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Biochim Biophys Acta. 2003 Dec 30;1618(2):95-105.

Rapid regulation of NaCl secretion by estuarine teleost fish: coping strategies for short-duration freshwater exposures.

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Department of Biology, St. Francis Xavier University, P.O. Box 5000, Antigonish, Nova Scotia Canada, B2G 2W5.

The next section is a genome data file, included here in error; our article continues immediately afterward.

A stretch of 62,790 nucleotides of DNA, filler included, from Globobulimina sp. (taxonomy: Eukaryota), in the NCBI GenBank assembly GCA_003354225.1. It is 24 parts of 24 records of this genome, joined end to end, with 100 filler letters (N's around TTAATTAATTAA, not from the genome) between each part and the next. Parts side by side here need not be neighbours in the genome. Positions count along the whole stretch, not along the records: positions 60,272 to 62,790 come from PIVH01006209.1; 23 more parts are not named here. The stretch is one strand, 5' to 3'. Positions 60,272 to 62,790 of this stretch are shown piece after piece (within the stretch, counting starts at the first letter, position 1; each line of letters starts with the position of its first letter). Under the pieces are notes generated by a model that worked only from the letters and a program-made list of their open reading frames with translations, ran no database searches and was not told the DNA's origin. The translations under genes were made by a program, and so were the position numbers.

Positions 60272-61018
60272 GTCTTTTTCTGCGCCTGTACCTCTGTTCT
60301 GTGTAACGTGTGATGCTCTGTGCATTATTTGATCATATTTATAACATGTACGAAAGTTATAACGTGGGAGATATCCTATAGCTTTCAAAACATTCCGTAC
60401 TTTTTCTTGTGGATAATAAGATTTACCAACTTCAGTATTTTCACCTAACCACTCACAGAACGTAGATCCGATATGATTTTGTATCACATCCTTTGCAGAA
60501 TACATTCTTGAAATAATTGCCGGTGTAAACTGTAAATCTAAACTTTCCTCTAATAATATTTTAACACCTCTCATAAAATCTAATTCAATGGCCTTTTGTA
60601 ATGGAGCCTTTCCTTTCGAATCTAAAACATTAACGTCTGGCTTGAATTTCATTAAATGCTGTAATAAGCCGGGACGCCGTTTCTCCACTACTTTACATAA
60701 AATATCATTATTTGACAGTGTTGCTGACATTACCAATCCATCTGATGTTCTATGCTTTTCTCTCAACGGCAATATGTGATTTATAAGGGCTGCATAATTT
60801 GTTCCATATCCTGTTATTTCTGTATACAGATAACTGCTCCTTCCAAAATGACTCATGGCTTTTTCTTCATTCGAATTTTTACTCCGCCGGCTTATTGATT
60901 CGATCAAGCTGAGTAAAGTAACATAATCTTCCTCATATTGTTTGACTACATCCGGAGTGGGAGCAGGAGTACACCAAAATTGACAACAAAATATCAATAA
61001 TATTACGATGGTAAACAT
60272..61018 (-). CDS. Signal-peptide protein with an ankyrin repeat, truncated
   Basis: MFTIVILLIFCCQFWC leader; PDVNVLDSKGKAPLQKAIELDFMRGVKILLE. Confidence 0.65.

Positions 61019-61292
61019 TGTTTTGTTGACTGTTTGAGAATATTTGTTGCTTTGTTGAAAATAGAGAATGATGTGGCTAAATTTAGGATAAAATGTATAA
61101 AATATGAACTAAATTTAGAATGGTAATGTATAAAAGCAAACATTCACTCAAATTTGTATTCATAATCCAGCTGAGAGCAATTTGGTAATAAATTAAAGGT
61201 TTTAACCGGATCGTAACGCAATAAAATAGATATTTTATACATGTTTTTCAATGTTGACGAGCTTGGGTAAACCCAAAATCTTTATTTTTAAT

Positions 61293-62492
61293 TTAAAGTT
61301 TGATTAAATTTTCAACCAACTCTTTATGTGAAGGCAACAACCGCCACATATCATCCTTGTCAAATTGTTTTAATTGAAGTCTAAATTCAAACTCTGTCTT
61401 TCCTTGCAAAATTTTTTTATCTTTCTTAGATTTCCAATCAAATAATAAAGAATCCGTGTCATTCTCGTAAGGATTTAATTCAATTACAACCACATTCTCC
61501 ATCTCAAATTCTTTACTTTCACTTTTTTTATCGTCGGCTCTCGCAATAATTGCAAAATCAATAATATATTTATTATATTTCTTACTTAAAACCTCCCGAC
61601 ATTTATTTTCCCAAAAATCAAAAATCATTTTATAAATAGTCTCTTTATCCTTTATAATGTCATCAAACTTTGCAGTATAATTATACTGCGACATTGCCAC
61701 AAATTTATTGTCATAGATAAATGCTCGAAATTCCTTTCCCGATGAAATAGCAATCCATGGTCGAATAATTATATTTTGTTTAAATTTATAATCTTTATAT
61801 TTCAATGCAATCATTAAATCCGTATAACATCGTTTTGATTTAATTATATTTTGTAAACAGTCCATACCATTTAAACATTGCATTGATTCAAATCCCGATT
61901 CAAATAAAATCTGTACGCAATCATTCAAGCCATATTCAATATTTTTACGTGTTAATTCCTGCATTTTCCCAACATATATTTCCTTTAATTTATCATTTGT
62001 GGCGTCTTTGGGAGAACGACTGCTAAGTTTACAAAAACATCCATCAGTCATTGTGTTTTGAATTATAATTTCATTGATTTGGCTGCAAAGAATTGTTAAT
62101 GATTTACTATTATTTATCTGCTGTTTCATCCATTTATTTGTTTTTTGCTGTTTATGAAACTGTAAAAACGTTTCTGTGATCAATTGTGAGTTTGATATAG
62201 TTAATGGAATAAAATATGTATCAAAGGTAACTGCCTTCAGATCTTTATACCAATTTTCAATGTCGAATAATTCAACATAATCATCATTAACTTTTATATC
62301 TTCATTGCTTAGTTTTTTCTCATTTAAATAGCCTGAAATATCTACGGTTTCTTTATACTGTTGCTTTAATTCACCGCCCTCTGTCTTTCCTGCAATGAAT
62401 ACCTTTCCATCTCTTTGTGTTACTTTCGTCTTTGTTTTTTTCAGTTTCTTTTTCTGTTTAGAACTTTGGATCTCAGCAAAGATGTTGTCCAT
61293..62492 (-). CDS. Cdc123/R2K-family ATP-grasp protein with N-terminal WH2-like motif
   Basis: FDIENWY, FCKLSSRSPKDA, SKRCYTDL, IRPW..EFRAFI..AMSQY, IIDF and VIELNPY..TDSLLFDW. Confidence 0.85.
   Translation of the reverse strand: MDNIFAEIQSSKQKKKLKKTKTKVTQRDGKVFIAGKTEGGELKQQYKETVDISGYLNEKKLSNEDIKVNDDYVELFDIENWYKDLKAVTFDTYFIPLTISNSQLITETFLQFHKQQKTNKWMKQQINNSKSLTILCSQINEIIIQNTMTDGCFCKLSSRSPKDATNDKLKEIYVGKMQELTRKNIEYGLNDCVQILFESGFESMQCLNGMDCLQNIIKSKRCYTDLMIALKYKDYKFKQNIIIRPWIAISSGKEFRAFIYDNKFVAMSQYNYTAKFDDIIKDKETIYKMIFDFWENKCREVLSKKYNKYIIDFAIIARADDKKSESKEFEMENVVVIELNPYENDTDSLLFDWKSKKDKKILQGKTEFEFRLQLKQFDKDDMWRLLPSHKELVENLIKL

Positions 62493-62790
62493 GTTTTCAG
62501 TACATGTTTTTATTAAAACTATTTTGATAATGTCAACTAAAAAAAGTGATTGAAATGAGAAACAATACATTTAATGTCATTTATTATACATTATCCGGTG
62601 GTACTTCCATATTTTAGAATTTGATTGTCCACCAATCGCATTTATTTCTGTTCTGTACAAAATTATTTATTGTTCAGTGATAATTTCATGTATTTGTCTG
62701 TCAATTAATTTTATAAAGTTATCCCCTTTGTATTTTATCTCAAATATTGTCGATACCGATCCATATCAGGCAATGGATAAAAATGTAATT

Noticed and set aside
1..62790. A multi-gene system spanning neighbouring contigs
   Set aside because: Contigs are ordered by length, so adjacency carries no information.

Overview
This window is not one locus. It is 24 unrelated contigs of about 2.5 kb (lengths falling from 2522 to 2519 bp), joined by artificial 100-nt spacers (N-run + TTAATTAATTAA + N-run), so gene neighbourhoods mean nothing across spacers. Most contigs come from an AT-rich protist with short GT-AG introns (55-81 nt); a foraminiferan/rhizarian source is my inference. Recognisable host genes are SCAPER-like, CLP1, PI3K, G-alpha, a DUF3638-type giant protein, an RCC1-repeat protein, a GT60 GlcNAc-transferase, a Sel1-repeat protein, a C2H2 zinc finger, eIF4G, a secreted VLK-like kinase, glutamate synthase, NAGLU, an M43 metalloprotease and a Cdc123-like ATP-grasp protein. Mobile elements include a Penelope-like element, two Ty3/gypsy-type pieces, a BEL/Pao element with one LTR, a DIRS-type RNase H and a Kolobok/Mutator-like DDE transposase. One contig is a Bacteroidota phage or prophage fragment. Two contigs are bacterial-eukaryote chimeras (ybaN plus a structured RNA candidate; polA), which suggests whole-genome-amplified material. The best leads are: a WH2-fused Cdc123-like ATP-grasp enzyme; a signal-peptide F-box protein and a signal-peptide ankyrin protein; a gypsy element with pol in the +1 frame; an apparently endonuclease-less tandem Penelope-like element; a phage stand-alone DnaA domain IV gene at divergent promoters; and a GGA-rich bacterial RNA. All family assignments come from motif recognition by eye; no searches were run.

This review summarizes the mechanism of Cl(-) active secretion and its regulation in estuarine teleost fish. Small estuarine fish such as the killifish, Fundulus heteroclitus, forage in shallow water following advancing tides and are exposed regularly to very dilute microenvironments. Using the killifish opercular epithelium and related teleost membranes containing mitochondria-rich cells, the regulation includes a reduction of active Cl(-) secretion and passive diffusive ion loss in a three-stage process spanning approximately 30 min. There is a combination of sympathetic neural reflex mediated by alpha(2)-adrenoceptors operating via intracellular inositol tris phosphate and intracellular Ca(2+) and a cellular hypotonic shock response, followed by covering over of ion-secreting cells by pavement cells. This effectively minimizes salt loss in dilute media. The upregulation of salt secretion on return to full strength seawater may be via hormones (arginine vasotocin and urotensin I) and neurotransmitter (vasoactive intestinal polypeptide) in combination with hypertonic shock. A hypothetical model includes involvement of protein kinase A and C and protein phosphatases 1 and 2A in regulation of the NKCC1 cotransporter on the basolateral side and protein kinase A regulation of the CFTR-like apical anion channel.

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